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Outreach connects faculty member’s work with real-world solutions

Elizabeth McCarty receives Warnell’s 2019-2020 Alumni Association faculty award for Outreach


Elizabeth McCarty is willing to help out.

From her office and lab at the University of Georgia’s Tifton campus, a typical day for McCarty could include a few phone calls from state agencies looking for pesticide guidance or a trip to a Georgia Extension office for an in-person tutorial.

Elizabeth McCarty headshotOr, really, a whole list of things. As forest health specialist for the UGA Warnell School of Forestry and Natural Resources, McCarty spends a good bit of her time sharing her expertise with a range of stakeholders and constituents. It’s a great way to share her research and expertise, she says, and propels her to do more, both with the public and in the lab.

McCarty’s work also has been recognized by her peers at Warnell, where she’s received the 2019-2020 Alumni Association Faculty Award for Outreach. She is one of six faculty members receiving awards from Warnell this spring.

“I think this outreach/research appointment is perfect for me, and I think it allows my research to have a greater effect,” says McCarty, whose work focuses mainly on forest insects and diseases, pesticide safety and pollinators. “For example, I’ve applied for a research grant to do more environmental work with hemlocks, and I have a stakeholder team that is providing oversight and guidance.”

McCarty’s stakeholders can run the gamut, though, from the traditional Extension system to state and federal agencies. She says she tried to build relationships and be responsive. As a result, she says, people feel comfortable calling for advice or just asking a question.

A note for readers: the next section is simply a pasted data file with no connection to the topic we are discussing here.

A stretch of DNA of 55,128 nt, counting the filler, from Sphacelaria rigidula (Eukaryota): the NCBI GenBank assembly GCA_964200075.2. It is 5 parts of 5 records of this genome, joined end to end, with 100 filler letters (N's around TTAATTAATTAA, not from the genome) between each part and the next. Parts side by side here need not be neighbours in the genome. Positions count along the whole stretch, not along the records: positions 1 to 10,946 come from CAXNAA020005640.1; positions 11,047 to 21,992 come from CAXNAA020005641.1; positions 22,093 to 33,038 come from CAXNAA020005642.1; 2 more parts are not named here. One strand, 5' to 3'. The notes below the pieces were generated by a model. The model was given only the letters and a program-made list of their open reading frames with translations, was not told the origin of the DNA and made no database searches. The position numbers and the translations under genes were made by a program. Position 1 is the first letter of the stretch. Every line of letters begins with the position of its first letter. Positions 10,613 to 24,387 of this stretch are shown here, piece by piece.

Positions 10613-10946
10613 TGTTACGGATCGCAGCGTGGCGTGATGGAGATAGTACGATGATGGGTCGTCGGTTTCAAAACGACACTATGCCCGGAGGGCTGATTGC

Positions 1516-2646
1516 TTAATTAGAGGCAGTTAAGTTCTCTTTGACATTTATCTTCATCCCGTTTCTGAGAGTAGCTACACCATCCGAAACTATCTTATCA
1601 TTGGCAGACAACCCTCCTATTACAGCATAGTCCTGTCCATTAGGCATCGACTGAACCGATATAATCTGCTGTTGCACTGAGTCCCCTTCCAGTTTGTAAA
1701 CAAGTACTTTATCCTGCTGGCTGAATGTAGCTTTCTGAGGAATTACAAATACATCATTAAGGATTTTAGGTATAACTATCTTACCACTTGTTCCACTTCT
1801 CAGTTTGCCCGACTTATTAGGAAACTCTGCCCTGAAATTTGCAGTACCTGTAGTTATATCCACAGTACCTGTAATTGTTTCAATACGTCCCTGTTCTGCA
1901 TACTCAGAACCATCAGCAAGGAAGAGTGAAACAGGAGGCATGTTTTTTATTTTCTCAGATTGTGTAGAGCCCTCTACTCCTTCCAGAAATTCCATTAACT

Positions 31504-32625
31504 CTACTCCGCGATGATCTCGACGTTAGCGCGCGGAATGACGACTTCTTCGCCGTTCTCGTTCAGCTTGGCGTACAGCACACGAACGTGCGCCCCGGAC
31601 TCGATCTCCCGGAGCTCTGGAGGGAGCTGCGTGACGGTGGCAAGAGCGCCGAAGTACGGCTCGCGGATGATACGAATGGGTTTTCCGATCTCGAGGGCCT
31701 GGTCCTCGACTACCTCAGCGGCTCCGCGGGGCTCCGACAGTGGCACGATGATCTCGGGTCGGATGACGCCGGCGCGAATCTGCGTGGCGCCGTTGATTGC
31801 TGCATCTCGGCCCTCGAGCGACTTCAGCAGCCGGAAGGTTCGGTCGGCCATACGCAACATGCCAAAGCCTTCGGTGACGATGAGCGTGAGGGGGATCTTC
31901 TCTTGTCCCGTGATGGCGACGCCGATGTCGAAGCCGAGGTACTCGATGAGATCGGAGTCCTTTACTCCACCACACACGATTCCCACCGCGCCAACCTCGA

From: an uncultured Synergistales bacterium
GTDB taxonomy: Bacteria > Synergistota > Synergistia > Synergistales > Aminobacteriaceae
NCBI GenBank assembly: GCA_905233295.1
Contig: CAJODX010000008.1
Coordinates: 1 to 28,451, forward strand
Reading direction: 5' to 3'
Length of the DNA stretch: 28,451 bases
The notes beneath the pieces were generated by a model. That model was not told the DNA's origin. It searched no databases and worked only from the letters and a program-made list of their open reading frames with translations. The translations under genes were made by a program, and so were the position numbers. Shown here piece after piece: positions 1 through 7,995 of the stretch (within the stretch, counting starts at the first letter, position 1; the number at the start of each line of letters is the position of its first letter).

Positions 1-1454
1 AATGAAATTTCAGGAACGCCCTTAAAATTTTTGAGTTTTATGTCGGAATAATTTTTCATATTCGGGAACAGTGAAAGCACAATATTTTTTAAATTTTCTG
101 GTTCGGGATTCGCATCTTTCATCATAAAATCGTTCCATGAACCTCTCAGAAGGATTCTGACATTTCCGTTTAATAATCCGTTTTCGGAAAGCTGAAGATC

For example, state agencies that run hemlock management programs are making decisions on how to treat their trees, and approach it in an environmentally responsible way. McCarty’s research in this area directly connects with the outreach work that she does.

“Sometimes it’s a phone call to give them guidance about a particular situation, other times it’s pesticide calculations for big programs,” she says. “A lot of it is talking through concerns about pesticide use, to help guide them.”

As a graduate student at the University of Tennessee, McCarty optimized a pesticide application based on the diameter of a tree. She then collaborated with partners in the Tennessee Division of Forestry and developed a practical application for the field. In the years since, through outreach work, the application method has been adopted by agencies in the eastern U.S., amounting to more than 100,000 treatments.

It’s one of many success stories that McCarty is happy to have a hand in telling. “We’re working with people in the system to make good decisions with the information we now know,” she adds. “We’re in the realm of finding solutions rather than finding problems.”

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